On his wedding anniversary, Han Chul-Min drives into his apartment complex parking lot and sees a large crowd gathered by the entryway into the apartment. Chul-Min enters his apartment holding a bouquet of flowers for his wife when he sees police officers scattered about collecting evidence. Chul-Min walks into his bedroom and sees a large pool of blood on the bed. The blood is fresh enough that it is still dripping onto the floor. A police officer handcuffs Chul-Min and takes him to the police station. Jang Ho-Won, a broker for attorneys, brings the case of Han Chul-Min to attorney Kang Sung-Hee. He informs the attorney that the alleged murder victim’s body was never discovered, the police have yet to find any direct evidence connecting Chul-Min to the murder of his wife and his arrest is all based on circumstantial evidence. Kang Sun-Hee takes the case and applies in court for a jury trial. Is Han Chul-Min a cold-blooded killer or the victim of a cover-up?
Director Sohn Young-Sung’s The Client offers a gripping courtroom drama through its exercise of effective acting, but is it enough to save it from stumbling in its own execution? Those accustomed to such dramas know that one of the essential elements in producing an effective whodunit tale is the ability and strength of its cast—a key facet in a sub-genre that takes place primarily within the conversational chambers of a courtroom. Such dramas are almost entirely centered on individuals conversing, but it’s through conversing where a film can find itself balancing between being atrociously boring or absolutely engrossing to view. Luckily, The Client makes considerable headway towards the latter, wherein the likes of actors Ha Jung-Woo and Park Hee-Soon create the necessary intensity as defending attorney and prosecutor respectively. From the charged courtroom confrontations, to the investigatory work culminating up to such encounters, the film effectively weaves a narrative where the details of the case gradually unfold in a matter that will keep viewers guessing as well as surprise them—even it does seem like we’ve seen these premise all before.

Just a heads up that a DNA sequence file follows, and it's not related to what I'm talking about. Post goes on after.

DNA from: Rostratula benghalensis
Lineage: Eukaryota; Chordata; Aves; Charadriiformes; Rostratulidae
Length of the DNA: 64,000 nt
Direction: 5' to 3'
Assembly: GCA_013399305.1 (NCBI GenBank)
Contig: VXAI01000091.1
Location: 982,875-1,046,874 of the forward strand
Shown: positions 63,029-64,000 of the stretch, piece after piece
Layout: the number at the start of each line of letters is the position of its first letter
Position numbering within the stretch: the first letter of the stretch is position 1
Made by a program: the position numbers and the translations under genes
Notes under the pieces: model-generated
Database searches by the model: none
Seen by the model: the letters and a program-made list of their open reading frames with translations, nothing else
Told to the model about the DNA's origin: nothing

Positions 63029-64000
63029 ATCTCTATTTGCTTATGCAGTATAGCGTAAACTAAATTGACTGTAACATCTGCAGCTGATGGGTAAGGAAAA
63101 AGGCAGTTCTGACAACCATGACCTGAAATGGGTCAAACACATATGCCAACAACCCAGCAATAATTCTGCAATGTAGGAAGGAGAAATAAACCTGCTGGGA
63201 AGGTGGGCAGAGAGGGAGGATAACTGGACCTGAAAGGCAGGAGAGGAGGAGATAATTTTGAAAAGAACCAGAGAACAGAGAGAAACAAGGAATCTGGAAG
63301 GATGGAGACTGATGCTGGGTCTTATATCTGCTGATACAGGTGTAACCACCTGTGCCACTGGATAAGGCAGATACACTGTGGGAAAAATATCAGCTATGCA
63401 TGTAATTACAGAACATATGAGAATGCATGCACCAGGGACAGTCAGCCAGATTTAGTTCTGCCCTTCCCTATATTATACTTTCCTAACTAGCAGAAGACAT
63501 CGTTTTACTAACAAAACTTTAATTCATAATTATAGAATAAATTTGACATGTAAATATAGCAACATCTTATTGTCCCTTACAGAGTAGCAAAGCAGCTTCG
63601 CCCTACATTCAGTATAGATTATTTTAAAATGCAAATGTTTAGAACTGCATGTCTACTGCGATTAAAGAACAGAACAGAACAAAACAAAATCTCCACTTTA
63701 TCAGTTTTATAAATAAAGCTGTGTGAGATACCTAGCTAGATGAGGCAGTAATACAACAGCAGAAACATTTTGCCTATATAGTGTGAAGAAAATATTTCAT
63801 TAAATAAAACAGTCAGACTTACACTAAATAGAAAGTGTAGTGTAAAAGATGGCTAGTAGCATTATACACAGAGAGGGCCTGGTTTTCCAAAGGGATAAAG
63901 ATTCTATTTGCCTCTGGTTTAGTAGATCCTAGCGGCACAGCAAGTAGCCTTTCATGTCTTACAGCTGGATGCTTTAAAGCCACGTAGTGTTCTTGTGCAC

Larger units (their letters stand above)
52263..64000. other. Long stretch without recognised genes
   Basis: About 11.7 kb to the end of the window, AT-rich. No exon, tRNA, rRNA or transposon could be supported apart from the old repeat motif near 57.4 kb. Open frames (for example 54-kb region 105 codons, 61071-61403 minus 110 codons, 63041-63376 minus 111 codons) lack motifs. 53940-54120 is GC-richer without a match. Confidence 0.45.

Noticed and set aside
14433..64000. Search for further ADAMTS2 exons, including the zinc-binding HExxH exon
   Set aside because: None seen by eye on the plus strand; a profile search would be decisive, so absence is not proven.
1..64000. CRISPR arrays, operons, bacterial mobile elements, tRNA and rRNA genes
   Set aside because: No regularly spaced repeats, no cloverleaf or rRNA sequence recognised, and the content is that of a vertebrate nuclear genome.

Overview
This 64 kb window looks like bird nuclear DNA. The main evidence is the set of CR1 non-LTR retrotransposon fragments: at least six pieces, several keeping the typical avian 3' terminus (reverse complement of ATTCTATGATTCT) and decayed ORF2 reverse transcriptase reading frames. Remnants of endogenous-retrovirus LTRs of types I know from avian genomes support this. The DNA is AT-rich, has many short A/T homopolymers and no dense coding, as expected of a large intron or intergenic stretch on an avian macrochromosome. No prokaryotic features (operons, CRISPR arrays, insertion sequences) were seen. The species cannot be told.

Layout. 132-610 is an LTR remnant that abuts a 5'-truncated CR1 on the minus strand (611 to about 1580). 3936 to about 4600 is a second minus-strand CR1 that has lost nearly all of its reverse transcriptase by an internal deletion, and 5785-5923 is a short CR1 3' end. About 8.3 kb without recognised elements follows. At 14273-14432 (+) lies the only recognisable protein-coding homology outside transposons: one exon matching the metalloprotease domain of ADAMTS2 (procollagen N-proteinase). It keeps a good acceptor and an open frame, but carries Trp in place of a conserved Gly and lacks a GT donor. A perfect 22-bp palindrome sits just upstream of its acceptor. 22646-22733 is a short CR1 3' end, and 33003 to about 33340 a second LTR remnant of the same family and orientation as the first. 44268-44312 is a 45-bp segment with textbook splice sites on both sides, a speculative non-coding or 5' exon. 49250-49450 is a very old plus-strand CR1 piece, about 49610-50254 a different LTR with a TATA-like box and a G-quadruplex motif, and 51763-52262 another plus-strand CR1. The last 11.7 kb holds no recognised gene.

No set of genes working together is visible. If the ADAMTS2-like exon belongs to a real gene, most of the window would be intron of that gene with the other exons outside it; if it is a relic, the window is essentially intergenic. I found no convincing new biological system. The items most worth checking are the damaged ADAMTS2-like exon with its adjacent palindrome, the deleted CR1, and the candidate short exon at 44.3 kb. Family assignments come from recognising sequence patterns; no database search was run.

And it’s this sense of familiarity where the film becomes somewhat obstructed, refocusing its attention outside of the realm of the courtroom. Where the intense framework offered through Young-Sung’s direction is highly realized within the courtroom proceedings, outside of it is where The Client easily falls into a cliché-riddled narrative as the film steadily wraps up. With a whodunit premise tightly displayed throughout the first half of the film—where Ha Jung-Woo and Park Hee-Soon’s characters are attempting to out maneuver one another within the court—once the film finally unveils the true killer and their motive, the narrative soon relies on simple tropes that are easily viewed within television dramas for resolve—a choice that was rather unnecessary considering the film’s strong first half. The legal proceedings are where The Client truly shines, so when the films awkwardly can’t decide to follow that path or become the Korean equivalent of a hackneyed CSI episode, one begins to wonder why such an approach was warranted. One can understand the needs of conventionality within a rather detailed-heavy drama such as this—it’s an approach mainly utilized to untangle and simplify a rather convoluted plot for some viewers—but here it just seems too easy, like Young-Sung just wanted to offer a quick conclusion towards the complex scenario he establishes earlier throughout the film.
As such, The Client is one film that still works well because of its strong casting appeal and courtroom affairs. Director Sohn Young-Sung nicely handles these two elements, but if more attention were paid towards developing a unique twist on its tired premise, it would have fared much better. Having the film stay within the confinement of the court and not relying on conventional means to conclude its story would’ve made The Client one of the better Korean films dealing with the intricacies of an unsolved murder case, but sadly it decides to play it safe for the sake of resolving itself in an uncomplicated fashion. This undemanding lead up towards the film’s conclusion may appeal to some viewers, but ultimately it hinders the film rather than support it. Overall though, The Client still remains a very solid and intriguing courtroom drama—despite its noticeable flaws when it decides to exit that courtroom.